When I registered for Hawk Communications at the end of the fall semester, I didn’t know what to expect. I knew the last stretch of my senior year was approaching quickly, and yet I still felt unprepared to enter the public relations field. I had switched my major during the second half of my junior year, which didn’t leave me with much time to acclimate to a new area of study. I wasn’t sure what experiences I would need in order to feel “ready” for this industry after graduation, but in hindsight this course was definitely one of them. Although the past three and a half months seemed to fly by, the time I’ve spent in this class has shaped my perspective of public relations, and of myself as well.
As we received our clients for the semester, I knew the “soft skills” I developed at other jobs would make me an asset to my teams. I figured that even if I didn’t know all there was to know about public relations, I would find a way to contribute. This reminder kept me out of my head and engaged in productivity – my greatest weakness is being my own worst critic, which often manifests as an unwanted obstacle.
What I quickly realized was that I would have to confront elements of PR work that made me uncomfortable. I did my best not to show it, but taking on tasks that I had never done before was stressful – I’m the type of person who likes to be good at everything and despises failure. So when my first assignment for the School of Communication and Media (SCM) was to create a social media graphic, I instantly knew that this semester would force me to overcome many internal obstacles. For some unknown reason, I’d always believed I wasn’t creative, especially in terms of graphic design. But having to step outside of my comfort zone shifted my perspective, and I actually found that I enjoy creating digital content! I took the time to study the brand and allowed myself to design social media graphics without self-judgment. It took a few tries to get it right, but my confidence grew in the process.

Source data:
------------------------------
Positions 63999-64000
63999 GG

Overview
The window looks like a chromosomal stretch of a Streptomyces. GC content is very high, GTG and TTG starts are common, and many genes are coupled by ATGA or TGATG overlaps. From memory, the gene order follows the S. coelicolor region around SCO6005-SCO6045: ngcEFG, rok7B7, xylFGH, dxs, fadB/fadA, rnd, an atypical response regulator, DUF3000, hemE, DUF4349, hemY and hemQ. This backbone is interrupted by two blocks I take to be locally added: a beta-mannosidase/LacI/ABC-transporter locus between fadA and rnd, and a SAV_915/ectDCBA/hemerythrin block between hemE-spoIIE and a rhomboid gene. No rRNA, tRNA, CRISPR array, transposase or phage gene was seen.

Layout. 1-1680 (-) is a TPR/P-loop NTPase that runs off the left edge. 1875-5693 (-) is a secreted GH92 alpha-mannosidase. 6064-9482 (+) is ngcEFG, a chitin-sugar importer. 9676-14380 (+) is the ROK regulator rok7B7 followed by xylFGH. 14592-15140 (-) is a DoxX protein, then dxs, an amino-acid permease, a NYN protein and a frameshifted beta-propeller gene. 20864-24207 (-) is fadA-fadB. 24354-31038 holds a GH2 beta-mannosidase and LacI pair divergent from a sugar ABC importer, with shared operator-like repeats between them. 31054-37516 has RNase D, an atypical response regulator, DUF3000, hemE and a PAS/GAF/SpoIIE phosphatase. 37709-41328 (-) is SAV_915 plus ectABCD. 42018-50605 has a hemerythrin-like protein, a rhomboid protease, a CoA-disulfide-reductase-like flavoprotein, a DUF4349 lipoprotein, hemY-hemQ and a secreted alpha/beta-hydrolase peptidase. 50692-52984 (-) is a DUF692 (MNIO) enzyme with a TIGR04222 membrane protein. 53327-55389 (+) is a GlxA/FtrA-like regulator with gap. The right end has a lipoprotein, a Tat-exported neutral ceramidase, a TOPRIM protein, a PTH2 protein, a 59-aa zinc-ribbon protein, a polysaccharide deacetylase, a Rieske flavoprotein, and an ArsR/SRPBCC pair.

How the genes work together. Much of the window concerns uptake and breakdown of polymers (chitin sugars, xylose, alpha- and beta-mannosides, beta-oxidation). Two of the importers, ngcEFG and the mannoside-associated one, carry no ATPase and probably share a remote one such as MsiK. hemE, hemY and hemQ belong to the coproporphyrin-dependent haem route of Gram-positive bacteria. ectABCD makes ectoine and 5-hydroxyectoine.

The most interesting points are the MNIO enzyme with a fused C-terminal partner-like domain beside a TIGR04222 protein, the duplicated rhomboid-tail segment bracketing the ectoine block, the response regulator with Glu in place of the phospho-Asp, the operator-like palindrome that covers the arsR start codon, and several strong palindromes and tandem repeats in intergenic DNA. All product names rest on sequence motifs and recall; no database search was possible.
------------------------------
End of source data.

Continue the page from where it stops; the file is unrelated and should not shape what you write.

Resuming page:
For my second client, I worked as part of the Research and Planning team within our larger group. One of the most feasible tasks for my team was media pitching. This was another area of public relations in which I was inexperienced and uncomfortable. But I drafted an email pitch anyway – however awkward I felt doing so – and sent it to local school districts and universities. As expected, I didn’t hear back, and that’s fine. I still don’t feel as comfortable with the process of pitching, but at least this opportunity forced me out of my comfort zone.
Reflecting on my individual contributions to my teams this semester, the work I produced involved many facets of public relations. I designed social media graphics and captions, wrote an article for SCM, brainstormed potential events and B2B partnerships, conducted competitor and market research, and sent email pitches to schools. If I had to choose an assignment of which I’m most proud, it would be my social media graphic for The Montclarion. During our weekly team meeting with the SCM grad students, I was pleased to receive great feedback on my design. This served as confirmation that I am capable of creating digital content, despite what my insecurities had told me in the past.